Cameron Brink is starring at Stanford, but she’s still making a difference for Mountainside girls basketball program

By René Ferrán

Over the next two weeks, SBLive Oregon will break down more than 100 Oregon high school basketball teams. Here’s our look at the Mountainside Mavericks girls of the Class 6A Metro League.

Halle Hageman photo by Taylor Balkom

MOUNTAINSIDE TEAM PAGE

HEAD COACH

Glen Lee, third season at Mountainside (321-272 overall; 33-21 at Mountainside)

2019-20 AT A GLANCE

Overall record: 19-10

League record: 8-4, third in Metro

Playoffs: Beat South Eugene 54-29 in first round; beat Oregon City 41-39 in second round; lost 62-44 to Liberty in quarterfinals; beat Southridge 56-42 in consolation semifinals

ALL-LEAGUE PLAYERS DEPARTED

F Cameron Brink, first team

PLAYERS TO WATCH

G Halle Hageman, Jr., 5-6

Hageman has been the starting point guard for the Mavericks since Day 1, and she earned second-team all-Metro honors for a second consecutive season as a sophomore, averaging nine points, 4.2 rebounds, 4.2 assists and 1.7 steals per game while shooting 35 percent from three-point range. “She leads us with her court vision, scoring ability and aggressive on-ball defense,” Lee said. 

P Lindsey Wilson, Jr., 6-0

Wilson is another player who started in the program’s first two seasons, and like Hageman, she made the all-Metro second team each season. She was second on the team in scoring (9.9 points) and rebounding (4.4) while shooting 52.7 percent from the field as a sophomore. “Lindsey is our power post, with soft hands down low and also soft shooting touch from 19 feet, 9 inches,” Lee said. “She also has great passing ability in finding her shooters.” 

G Carly Stone, Jr., 5-8

Stone made a team-leading 45 three-pointers last season, shooting 35.2 percent from three-point range, and averaged 6.3 points per game. “She’s a shooting guard with offensive moves off the dribble and creative passing skills,” Lee said.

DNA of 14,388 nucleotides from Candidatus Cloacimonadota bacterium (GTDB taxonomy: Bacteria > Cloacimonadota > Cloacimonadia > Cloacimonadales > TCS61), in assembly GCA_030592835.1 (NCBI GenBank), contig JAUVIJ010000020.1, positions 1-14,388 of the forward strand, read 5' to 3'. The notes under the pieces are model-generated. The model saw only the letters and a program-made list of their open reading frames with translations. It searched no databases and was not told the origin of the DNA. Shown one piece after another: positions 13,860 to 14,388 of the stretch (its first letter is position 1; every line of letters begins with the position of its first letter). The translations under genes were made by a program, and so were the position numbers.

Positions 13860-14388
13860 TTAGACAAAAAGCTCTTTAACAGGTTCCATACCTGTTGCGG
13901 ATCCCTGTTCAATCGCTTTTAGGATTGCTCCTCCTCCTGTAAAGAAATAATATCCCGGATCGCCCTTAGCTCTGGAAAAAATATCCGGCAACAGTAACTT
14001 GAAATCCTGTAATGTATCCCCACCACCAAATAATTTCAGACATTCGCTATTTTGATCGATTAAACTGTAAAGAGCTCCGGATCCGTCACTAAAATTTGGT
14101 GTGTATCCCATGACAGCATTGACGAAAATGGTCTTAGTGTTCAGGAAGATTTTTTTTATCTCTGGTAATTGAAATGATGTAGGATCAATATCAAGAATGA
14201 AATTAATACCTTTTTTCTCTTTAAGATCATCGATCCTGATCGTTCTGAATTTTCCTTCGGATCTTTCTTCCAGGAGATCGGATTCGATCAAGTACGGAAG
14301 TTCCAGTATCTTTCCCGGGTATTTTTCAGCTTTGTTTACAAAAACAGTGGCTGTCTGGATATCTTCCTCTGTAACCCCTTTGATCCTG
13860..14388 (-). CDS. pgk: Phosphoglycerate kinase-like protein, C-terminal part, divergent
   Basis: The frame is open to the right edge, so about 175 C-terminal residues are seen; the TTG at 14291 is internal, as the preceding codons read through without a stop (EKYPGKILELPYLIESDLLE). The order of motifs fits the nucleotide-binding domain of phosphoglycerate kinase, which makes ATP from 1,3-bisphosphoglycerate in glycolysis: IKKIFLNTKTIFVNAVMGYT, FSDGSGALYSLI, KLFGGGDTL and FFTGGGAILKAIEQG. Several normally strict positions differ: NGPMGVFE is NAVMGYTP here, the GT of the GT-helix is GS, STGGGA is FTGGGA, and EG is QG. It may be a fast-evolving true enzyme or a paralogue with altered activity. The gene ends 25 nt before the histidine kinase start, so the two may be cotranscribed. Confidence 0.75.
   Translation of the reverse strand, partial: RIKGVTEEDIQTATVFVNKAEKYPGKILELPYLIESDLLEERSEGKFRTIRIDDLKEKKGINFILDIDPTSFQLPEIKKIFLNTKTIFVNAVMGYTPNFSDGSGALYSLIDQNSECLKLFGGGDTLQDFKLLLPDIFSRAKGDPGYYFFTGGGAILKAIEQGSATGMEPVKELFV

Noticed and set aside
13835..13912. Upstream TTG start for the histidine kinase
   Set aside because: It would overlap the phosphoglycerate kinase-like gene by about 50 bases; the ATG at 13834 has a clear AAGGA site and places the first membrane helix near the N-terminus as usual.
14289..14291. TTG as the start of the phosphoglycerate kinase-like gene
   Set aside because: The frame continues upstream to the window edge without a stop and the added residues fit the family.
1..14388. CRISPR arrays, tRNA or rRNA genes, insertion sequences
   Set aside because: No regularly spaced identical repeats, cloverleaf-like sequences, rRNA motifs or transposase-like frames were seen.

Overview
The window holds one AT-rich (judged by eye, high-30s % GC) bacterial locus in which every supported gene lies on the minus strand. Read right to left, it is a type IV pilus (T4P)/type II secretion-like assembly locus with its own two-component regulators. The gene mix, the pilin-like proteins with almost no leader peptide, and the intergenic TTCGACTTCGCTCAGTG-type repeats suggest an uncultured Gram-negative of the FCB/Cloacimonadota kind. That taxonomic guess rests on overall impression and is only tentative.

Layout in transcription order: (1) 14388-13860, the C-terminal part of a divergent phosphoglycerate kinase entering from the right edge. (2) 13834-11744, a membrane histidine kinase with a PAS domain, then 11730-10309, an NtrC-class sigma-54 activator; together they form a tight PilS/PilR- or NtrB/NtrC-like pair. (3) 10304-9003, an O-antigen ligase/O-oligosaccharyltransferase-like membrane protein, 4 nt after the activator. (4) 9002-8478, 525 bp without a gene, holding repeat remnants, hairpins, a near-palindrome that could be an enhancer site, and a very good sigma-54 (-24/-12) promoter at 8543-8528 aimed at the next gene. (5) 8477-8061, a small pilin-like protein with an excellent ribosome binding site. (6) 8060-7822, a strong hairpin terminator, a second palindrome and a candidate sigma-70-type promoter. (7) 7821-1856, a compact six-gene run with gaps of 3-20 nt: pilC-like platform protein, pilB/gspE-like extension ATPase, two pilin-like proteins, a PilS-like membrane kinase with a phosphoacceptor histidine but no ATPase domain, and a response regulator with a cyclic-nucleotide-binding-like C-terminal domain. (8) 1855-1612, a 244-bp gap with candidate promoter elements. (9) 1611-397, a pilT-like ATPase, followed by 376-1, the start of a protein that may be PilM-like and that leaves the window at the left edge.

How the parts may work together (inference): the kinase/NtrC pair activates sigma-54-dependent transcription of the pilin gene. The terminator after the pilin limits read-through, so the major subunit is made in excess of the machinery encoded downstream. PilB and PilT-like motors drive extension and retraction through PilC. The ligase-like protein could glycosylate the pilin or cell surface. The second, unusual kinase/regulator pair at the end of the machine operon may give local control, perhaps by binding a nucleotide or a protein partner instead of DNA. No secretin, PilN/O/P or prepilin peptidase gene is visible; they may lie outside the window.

F Shaylee Gonzalez, Jr., 5-8

Gonzalez’s biggest claim to fame with the Mavericks to date is hitting two free throws with 4.9 seconds left to break a 39-39 tie against Oregon City last March, propelling them to their first state tournament appearance, but she has plenty to offer over the next two seasons after averaging 3.1 points and two rebounds per game as a sophomore. “She’s a smooth slasher through the lane and a lockdown defender,” Lee said. 

G Taylor Smith, Jr., 5-6

Smith was another sharp-shooting guard last season, hitting on 31.8 percent of her attempts from three-point range and averaging 5.4 points per game. “Taylor can change the complexion of a game by rattling off multiple threes with her quick release,” Lee said. 

OUTLOOK

Mountainside was an up-and-coming program from the start, winning 14 games and making the state playoffs in its first season. The Mavericks took a big leap after Brink transferred from Southridge in the summer of 2019, qualifying for the state tournament and advancing to the trophy rounds before the pandemic ended their season.

Brink is now a starter for national champion Stanford, but the footprint she left behind should be noticeable over the next couple of years.

“She did a great job of mentoring our young sophomore group,” Lee said, especially praising her work with Wilson. “Cameron’s work ethic and intensity, along with her abilities, are her lasting legacy.”

The Mavericks return five players, all juniors, from that tournament team, and they’ll add to that nucleus several standouts from the JV squad, including junior guards Aurelia Mafinejad and Abby Crawshaw and senior wings Lauren Thompson and Ana Ika. They also add 5-6 guard Polly Raugust, a sophomore transfer from Milwaukie who brings another shooter and distributor into the mix.

With most of the squad set to return next winter, the next six weeks will allow Lee to blend his newcomers with his veteran core to prepare for another run at a Chiles Center appearance in 2022. 

COACH SAID 

“Goals this year are a bit different. Even if we do play, there’s no Metro League title, no all-league, no state tournament. So, it’s all about just getting back on the floor and playing again. A realistic goal would have to be playing hard, playing together and creating lifelong memories — and staying COVID-free!” — Glen Lee 

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